The popular image of General Haig, Commander in Chief of the British Expeditionary Force, has him sitting in a chateau far from the front line, signing incompetent orders that will send thousands of young men ‘over the top’ to their deaths, and confirming court martial decisions that anyone shell-shocked or unstable should be shot at dawn. Haig has for many years been vilified as the worst of the ‘donkeys’ leading the young ‘lions’ at the front, although his star shone brightly until his death in 1928. As Sheffield reminds us, two future Kings of England walked behind the Field Marshall’s coffin; the funeral attracted more mourners than that of Lady Diana.
This biography is meticulously researched and very well written. Sheffield is not, on the whole, an apologist for Haig, but he carefully re-evaluates every command decision taken by Haig, and for the most part demonstrates that actions that led to unsuccessful engagements and unacceptable loss of life were not the result of incompetence or pig-headedness on Haig’s part.
Haig emerges from the fog of war, and the subsequent war of words, as a thoughtful, level-headed, efficient staff officer, and one of the best ‘top brass’ out in the field. As a man he was quiet, devoted to his family, strengthened by his faith. He suffered from the ‘stuffed shirt’ inarticulacy of his upbringing – his favoured opening remark of ‘What are you?’ put several young officers on the hop, but those who got on friendlier terms with him remained loyal. Details of Haig’s thought processes emerge from his affectionate letters to his wife, Doris, and from his diaries, often written in haste in the field and thereby providing ammunition for a recent band of more sensationalist military historians.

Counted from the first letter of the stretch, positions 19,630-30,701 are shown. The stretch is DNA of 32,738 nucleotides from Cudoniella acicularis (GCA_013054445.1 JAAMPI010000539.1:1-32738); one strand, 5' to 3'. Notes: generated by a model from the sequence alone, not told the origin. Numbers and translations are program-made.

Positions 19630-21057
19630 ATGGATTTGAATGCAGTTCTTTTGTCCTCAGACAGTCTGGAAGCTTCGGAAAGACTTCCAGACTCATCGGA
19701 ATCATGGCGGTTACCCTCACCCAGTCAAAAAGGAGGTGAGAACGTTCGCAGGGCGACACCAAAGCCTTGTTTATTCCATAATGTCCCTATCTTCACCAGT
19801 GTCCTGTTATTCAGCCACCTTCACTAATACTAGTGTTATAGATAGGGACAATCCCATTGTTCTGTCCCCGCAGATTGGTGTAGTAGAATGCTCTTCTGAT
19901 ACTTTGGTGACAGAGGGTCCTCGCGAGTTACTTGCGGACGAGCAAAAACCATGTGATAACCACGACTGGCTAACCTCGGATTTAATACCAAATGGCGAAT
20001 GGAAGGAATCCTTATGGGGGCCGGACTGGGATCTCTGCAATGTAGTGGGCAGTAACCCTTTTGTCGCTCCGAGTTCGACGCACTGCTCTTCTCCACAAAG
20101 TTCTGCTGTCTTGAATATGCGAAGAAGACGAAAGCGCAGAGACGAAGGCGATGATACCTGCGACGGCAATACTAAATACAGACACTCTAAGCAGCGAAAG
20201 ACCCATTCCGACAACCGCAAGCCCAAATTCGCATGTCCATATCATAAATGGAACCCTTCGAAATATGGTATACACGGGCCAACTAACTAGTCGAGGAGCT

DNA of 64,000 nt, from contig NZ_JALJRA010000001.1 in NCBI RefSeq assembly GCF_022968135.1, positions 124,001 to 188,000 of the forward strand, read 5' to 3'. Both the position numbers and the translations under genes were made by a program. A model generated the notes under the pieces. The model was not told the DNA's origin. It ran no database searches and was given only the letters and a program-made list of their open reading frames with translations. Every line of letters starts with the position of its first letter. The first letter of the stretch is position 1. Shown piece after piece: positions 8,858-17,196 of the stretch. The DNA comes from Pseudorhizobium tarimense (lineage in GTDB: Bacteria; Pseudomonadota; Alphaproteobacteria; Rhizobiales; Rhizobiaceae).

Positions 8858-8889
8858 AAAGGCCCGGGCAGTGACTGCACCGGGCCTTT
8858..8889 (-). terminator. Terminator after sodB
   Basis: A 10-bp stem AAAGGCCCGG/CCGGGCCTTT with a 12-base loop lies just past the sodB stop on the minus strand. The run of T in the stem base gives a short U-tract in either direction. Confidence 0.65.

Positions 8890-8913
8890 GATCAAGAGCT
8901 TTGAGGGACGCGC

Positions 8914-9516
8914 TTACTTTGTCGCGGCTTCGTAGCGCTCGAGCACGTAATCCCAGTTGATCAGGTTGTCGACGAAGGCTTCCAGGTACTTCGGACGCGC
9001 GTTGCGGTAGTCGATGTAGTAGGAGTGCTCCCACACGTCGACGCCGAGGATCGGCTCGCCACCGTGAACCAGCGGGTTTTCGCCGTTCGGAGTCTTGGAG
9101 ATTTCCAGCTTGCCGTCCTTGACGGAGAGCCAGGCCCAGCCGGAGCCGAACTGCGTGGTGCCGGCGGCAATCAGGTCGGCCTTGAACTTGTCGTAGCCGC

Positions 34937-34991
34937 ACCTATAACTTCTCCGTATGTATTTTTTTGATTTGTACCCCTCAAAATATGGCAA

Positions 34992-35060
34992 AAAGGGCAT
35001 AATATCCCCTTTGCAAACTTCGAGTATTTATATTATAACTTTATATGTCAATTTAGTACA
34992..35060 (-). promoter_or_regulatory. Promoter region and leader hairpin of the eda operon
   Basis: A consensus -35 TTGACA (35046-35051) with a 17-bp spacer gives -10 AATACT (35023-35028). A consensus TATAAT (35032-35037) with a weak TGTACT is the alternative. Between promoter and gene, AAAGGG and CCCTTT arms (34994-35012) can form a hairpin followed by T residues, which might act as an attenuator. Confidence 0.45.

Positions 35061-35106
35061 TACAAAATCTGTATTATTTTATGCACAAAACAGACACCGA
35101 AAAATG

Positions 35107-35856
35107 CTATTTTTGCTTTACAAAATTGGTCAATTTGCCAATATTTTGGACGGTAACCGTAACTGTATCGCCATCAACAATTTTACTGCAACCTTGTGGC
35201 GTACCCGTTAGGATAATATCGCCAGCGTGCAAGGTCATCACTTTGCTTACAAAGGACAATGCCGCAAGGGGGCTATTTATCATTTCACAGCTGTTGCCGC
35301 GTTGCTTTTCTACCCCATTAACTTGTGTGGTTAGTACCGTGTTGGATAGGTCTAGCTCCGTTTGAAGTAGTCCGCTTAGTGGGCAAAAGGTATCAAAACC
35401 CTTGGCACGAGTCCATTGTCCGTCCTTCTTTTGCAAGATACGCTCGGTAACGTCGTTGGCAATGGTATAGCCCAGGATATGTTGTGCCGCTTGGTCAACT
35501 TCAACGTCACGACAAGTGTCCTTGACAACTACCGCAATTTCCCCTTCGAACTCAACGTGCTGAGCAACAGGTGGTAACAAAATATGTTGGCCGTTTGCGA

This biography successfully brings down the worst of these myths – Haig did not have blind faith in cavalry, over tanks and other mechanised weapons, but was aware of the strengths and weaknesses of all tactics. Rather than decrying the use of aircraft, Haig sent out many on reconnaissance missions. Haig was not isolated from his soldiers; he spent most afternoons visiting various units. The chateaux, farmhouses and armoured trains which he used as his command posts were chosen for their effective communication routes, not for their safety or their wine cellars.
Sheffield bravely tackles the issue of the execution of deserters, arguing that Haig felt compelled to confirm these orders, believing that the risk of encouraging further desertion would be too great if leniency was shown. Haig wrote on one appeal ‘how can we ever win if this plea is allowed?’ Personally I felt that these arguments fell short of justification, and the two pages devoted to this issue was insufficient, set against the strength of feeling then, and surviving to the present day.
Regardless, perhaps, of his War record, what should be remembered is Haig’s tireless work to improve the condition of ex-servicemen in the 1920s. Haig was responsible for galvanising the British Legion, which became such an influential movement that members of the government were worried that Haig might use his old soldiers to stage a coup and become a dictator.
I would recommend this biography to anyone who has already studied something of the history of World War I. It is a detailed, scholarly book, which gives a fascinating insight into the strategic decisions made before, during and after the hostilities. As such, it is a valuable partner to the histories and memoirs from the serving soldiers at the front. I hope it finds its way into the library at Sandhurst.
5 Mr Mushroomheads.
Lucretia Click here to buy from Amazon